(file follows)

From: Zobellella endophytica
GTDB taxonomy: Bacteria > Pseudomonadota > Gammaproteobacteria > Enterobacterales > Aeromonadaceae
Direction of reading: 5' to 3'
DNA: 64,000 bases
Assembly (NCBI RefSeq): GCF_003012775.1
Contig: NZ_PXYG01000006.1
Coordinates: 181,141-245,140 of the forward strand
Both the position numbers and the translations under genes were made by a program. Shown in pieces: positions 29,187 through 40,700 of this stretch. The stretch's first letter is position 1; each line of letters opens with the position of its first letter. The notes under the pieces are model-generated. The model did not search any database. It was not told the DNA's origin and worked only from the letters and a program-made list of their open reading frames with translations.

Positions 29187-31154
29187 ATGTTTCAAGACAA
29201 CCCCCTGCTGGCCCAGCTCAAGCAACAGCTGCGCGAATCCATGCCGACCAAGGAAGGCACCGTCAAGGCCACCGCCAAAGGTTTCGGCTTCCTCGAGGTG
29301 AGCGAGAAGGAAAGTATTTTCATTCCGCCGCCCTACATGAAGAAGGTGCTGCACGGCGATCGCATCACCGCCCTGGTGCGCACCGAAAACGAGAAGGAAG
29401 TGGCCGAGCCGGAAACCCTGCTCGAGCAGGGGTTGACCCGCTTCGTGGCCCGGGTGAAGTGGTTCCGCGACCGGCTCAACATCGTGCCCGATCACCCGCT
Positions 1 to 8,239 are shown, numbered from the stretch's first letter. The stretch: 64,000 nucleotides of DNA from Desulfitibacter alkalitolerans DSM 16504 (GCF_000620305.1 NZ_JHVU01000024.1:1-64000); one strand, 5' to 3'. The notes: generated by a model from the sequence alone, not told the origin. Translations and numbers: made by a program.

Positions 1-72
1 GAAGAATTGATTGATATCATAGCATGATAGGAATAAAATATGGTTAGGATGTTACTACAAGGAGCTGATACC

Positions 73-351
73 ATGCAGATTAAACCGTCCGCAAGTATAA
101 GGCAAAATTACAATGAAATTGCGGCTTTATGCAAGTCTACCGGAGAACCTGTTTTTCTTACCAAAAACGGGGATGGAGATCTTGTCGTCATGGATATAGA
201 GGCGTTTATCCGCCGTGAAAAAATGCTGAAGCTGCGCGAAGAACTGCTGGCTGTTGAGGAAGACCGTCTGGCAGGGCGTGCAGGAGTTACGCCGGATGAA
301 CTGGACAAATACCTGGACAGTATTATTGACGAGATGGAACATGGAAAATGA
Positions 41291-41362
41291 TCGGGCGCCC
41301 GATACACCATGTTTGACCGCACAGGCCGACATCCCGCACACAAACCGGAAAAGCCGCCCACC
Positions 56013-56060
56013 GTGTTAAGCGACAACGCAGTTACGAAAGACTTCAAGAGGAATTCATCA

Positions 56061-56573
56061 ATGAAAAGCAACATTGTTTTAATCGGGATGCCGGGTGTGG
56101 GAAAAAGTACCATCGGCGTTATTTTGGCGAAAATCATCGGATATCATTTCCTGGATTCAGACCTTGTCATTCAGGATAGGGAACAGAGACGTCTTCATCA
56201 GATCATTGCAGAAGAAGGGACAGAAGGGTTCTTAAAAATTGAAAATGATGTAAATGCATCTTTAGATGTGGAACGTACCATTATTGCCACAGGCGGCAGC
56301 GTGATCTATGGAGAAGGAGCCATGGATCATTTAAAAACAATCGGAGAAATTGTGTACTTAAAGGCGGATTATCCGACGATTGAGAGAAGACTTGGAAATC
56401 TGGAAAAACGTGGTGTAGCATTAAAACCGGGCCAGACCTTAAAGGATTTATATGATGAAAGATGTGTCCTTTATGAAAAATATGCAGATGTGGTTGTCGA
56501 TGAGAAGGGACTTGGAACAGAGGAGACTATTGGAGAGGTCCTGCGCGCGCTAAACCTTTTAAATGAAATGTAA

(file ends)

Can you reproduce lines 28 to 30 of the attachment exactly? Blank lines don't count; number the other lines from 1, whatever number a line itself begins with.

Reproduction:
56061 ATGAAAAGCAACATTGTTTTAATCGGGATGCCGGGTGTGG
56101 GAAAAAGTACCATCGGCGTTATTTTGGCGAAAATCATCGGATATCATTTCCTGGATTCAGACCTTGTCATTCAGGATAGGGAACAGAGACGTCTTCATCA
56201 GATCATTGCAGAAGAAGGGACAGAAGGGTTCTTAAAAATTGAAAATGATGTAAATGCATCTTTAGATGTGGAACGTACCATTATTGCCACAGGCGGCAGC